The Wedding Vow
We stood beside each other, crying slightly with fear and awe. In truth, we had married that first night, in bed, we had been married by our bodies, but now we stood in history—what our bodies had said, mouth to mouth, we now said publicly, gathered together, death...
It was a vow of the present and the future, and yet I felt it to have some touch on the distant past or the distant past on it, I felt the wordless, dry, crying ghost of my parents’ marriage there, somewhere in the echoing space—perhaps one of the plummeting flies, bouncing slightly as it hit forsaking all others, then was brushed away. I felt as if I had come to claim a promise—the sweetness I’d inferred from their sourness, and at the same time that I had come, congenitally unworthy, to beg. And yet, I had been working toward this hour all my life. And then it was time to speak—he was offering me, no matter what, his life. That is all I had to do, that evening, to accept the gift I had longed for—to say I had accepted it, as if being asked if I breathe. Do I take? I do.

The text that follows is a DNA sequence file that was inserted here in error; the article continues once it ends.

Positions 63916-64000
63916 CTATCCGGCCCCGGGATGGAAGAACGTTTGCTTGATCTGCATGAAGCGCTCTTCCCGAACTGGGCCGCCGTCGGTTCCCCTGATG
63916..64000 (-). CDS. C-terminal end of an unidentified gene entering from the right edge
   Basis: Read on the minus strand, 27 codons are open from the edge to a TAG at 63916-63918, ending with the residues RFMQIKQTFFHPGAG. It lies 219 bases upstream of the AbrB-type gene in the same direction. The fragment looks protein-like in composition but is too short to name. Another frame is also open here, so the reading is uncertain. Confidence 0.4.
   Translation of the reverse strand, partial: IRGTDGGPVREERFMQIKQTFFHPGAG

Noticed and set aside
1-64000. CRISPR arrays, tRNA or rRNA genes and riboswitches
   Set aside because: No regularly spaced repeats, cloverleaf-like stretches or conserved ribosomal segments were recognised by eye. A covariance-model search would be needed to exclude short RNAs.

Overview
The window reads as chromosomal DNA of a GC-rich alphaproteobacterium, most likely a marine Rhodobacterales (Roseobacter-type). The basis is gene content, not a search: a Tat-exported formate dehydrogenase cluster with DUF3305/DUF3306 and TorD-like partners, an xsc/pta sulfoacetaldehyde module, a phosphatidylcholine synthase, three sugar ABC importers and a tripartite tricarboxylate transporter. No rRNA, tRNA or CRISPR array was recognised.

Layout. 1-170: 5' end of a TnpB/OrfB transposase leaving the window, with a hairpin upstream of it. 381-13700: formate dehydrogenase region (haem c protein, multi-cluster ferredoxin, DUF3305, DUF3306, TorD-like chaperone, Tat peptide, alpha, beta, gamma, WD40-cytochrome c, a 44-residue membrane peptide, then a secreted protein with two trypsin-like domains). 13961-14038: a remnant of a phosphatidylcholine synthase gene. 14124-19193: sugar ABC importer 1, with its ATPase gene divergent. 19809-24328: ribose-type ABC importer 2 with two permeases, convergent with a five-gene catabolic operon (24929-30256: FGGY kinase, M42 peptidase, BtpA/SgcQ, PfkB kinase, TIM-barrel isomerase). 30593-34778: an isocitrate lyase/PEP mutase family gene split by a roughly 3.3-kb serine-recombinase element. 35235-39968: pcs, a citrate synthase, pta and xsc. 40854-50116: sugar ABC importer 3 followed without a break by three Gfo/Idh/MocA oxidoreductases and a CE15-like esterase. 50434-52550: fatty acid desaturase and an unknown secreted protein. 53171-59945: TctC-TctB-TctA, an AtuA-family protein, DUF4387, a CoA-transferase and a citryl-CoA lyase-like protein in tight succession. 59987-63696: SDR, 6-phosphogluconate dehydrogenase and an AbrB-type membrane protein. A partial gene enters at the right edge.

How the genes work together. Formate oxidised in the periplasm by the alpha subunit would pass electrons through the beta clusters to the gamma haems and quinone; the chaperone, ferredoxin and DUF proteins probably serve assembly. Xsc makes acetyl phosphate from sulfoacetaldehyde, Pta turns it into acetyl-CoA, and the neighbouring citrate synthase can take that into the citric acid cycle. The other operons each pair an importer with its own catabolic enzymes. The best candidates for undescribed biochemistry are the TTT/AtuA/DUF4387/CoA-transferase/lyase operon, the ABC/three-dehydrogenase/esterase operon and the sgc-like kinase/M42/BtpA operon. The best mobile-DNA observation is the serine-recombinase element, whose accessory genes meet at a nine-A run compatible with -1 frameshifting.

July 24, 2015
Excerpt of a Poem Found in Anthology
[This sounds "theology of the body"-ish, what with this point about bodies saying truths. Excuse the my lack of formatting the lines of her poem due to lack of Kindle highlight formatting.]
Posted by TS at 5:01 PM